So that's it, nothing more complex left to do other than run a test cycle to iron out any bugs in your code. The software can be downloaded here, and as always, if you have any questions or feedback please feel free to get in touch.

Monday, 20 February 2012

Microsoft KB2639308 - Experiments and Small Print

Microsoft released an interesting hot-fix for Windows 7 and Windows Server 2008 R2 in KB2639308. This patch in the words of Microsoft:
"provides support for the Force ASLR feature. This makes it possible for applications to forcibly relocate images that are not built with the /DYNAMICBASE linker flag. Applications can enable this feature by using new Image File Execution Options (IFEO)."
Recx are currently working on a soon to be released project to assist developers of software installers make use of free OS provided security features. As part of this project we wanted to integrate this functionality into RECXInstallerDefence.h. During our development we had to test that we were creating the registry key correctly and that the patch was installed and working.

We applaud Microsoft for what they're doing, but during our internal testing we stumbled across some small print which we thought we'd share. Our test case was the following:

#include "stdafx.h"
#include 

DWORD Yoink(TCHAR *strFoo, DWORD dwFoo){
 if(dwFoo>10){
  if(rand()%2 == 1){
   fprintf(stdout,"%s\n",strFoo);
  }
 }
 return 1;
}

int _tmain(int argc, _TCHAR* argv[])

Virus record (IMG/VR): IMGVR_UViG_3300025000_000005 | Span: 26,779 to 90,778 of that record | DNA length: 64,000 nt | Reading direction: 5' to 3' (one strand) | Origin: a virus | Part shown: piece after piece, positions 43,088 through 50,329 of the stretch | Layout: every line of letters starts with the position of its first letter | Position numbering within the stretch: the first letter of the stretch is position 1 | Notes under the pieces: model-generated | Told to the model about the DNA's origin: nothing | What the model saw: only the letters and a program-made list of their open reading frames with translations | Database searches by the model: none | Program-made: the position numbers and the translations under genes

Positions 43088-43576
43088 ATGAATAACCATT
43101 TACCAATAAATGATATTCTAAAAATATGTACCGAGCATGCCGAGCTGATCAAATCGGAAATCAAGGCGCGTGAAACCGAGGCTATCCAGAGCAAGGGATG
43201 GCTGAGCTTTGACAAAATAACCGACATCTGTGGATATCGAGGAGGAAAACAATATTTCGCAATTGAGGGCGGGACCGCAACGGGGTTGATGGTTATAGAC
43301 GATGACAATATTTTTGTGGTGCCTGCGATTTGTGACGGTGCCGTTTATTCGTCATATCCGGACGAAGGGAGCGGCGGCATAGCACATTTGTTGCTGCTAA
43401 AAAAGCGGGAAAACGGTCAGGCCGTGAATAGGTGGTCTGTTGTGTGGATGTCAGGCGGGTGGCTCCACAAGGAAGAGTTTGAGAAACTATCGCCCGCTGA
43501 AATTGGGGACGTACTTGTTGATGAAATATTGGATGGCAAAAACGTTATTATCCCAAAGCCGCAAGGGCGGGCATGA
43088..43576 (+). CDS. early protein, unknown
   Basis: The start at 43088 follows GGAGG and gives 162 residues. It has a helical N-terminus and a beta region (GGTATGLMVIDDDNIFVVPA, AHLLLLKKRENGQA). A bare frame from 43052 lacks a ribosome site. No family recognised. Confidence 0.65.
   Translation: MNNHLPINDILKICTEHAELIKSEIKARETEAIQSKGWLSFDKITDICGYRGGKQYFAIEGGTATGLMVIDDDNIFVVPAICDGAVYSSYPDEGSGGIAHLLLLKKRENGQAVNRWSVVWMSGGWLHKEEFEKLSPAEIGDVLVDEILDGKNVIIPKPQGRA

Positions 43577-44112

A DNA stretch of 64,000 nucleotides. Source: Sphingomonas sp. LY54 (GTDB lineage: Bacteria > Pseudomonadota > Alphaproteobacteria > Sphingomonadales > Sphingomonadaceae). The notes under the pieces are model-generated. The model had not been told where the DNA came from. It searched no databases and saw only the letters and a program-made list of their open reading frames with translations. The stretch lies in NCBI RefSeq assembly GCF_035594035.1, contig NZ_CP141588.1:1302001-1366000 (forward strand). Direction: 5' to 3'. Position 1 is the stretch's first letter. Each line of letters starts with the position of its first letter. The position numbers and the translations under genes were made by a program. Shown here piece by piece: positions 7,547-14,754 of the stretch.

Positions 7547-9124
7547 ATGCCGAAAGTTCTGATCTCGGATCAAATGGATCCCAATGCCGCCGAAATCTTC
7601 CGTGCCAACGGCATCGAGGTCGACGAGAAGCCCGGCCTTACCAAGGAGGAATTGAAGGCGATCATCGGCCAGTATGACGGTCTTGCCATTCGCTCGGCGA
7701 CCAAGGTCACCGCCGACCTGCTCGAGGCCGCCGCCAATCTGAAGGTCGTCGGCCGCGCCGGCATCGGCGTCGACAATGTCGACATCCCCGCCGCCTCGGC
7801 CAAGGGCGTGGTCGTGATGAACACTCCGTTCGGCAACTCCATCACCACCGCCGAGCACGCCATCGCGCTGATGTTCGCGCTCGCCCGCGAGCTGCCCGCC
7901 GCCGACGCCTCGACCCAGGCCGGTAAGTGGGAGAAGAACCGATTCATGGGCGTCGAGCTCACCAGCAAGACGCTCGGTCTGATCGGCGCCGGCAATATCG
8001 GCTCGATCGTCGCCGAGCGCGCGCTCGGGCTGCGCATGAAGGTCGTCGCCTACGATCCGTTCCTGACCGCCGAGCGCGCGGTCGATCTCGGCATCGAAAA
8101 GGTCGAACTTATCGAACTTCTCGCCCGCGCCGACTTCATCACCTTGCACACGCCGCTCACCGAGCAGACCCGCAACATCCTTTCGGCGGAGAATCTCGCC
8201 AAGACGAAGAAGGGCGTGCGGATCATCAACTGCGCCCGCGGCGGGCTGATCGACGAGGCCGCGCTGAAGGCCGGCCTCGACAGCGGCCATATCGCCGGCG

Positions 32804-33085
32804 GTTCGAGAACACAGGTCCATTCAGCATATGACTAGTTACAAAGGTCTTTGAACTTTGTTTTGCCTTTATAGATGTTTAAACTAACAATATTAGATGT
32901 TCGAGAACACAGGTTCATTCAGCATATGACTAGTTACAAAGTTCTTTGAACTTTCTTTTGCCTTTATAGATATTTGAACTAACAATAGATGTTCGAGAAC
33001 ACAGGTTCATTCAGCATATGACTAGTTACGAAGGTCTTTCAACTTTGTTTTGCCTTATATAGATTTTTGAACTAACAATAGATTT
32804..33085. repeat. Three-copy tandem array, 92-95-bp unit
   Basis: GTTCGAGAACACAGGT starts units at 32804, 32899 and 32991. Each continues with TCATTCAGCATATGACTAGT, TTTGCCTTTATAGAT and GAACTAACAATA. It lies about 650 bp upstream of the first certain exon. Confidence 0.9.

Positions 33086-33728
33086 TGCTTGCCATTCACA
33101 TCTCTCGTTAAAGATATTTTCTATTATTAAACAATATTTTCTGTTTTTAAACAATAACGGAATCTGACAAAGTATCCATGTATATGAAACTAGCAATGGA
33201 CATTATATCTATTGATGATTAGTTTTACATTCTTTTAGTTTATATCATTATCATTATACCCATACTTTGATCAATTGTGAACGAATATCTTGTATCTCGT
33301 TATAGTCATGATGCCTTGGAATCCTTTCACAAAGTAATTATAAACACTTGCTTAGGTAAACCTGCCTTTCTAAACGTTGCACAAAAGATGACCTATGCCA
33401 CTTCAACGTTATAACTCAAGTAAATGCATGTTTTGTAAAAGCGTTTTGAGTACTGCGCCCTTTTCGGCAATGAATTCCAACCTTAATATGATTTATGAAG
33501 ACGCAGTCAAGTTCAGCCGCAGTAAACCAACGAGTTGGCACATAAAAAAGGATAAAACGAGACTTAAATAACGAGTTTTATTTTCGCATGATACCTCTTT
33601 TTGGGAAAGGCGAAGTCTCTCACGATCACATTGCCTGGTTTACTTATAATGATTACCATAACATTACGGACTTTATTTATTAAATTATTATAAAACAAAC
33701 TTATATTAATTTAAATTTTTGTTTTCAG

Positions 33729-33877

{
 char strFoo[200];

 fprintf(stdout,"%p %p\n",_tmain,&strFoo);
 if(argc>4){
  Yoink(argv[3],argc);
 }
 
 return 0;
} 
//  <-- this is blogger.com helpfully closing tags!

When then linked it with /DYNAMICBASE:NO and verified with dumpbin.exe:
C:\>dumpbin /headers Foo.exe
...snip..
8100 DLL characteristics
NX compatible
Terminal Server Aware
...snip..
As we can't see Dynamic Base under DLL characteristics we know it's not ASLR enabled. Now an important bit of information in KB2639308 says the binary needs relocations to be present, this can be seen if you set the MitigationOptions value to 0x300:
"Note If the value is set to 0x300, images with stripped relocations will not load."
When we were testing with the value set to 0x100 (try, but load anyway if you can't randomize) we weren't seeing any randomization. So we set the value to 0x300 to ensure that everything was O.K. with our test case.
C:\>reg query "HKLM\SOFTWARE\Microsoft\Windows NT\CurrentVersion\Image File Execution Options\Foo.exe"
HKEY_LOCAL_MACHINE\SOFTWARE\Microsoft\Windows NT\CurrentVersion\Image File Execution Options\Foo.exe
MitigationOptions REG_QWORD 0x300
CWDIllegalInDllSearch REG_DWORD 0xffffffff